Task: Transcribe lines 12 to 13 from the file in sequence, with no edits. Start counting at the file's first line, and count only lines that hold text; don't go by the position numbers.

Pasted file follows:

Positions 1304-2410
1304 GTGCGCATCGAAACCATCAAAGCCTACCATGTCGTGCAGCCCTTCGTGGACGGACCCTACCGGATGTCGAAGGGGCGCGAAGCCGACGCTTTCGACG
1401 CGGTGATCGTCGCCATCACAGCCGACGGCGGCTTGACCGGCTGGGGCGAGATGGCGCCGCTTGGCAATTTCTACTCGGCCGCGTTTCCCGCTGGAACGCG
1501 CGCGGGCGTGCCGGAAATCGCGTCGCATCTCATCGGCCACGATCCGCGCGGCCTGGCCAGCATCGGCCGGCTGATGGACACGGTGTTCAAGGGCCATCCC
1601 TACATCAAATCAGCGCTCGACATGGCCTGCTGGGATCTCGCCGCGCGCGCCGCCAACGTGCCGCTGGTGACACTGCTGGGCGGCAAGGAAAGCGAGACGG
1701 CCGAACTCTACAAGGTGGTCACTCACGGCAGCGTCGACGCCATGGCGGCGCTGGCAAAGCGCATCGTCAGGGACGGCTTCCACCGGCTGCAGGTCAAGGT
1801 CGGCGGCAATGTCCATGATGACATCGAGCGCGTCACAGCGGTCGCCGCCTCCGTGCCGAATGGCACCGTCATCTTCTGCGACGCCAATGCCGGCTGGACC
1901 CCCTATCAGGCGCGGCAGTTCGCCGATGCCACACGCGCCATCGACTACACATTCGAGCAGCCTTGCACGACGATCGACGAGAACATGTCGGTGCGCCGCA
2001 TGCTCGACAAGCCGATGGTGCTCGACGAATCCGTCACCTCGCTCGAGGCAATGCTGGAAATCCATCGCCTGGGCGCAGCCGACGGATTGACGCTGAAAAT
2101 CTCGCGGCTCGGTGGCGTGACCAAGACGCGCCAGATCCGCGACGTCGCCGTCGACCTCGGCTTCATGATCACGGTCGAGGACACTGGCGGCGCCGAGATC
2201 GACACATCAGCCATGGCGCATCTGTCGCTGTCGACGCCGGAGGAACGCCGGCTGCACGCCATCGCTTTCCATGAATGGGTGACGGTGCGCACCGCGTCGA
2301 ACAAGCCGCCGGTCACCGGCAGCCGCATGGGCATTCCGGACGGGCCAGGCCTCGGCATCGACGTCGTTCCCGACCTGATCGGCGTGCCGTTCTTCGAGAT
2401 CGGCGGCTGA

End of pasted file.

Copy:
2301 ACAAGCCGCCGGTCACCGGCAGCCGCATGGGCATTCCGGACGGGCCAGGCCTCGGCATCGACGTCGTTCCCGACCTGATCGGCGTGCCGTTCTTCGAGAT
2401 CGGCGGCTGA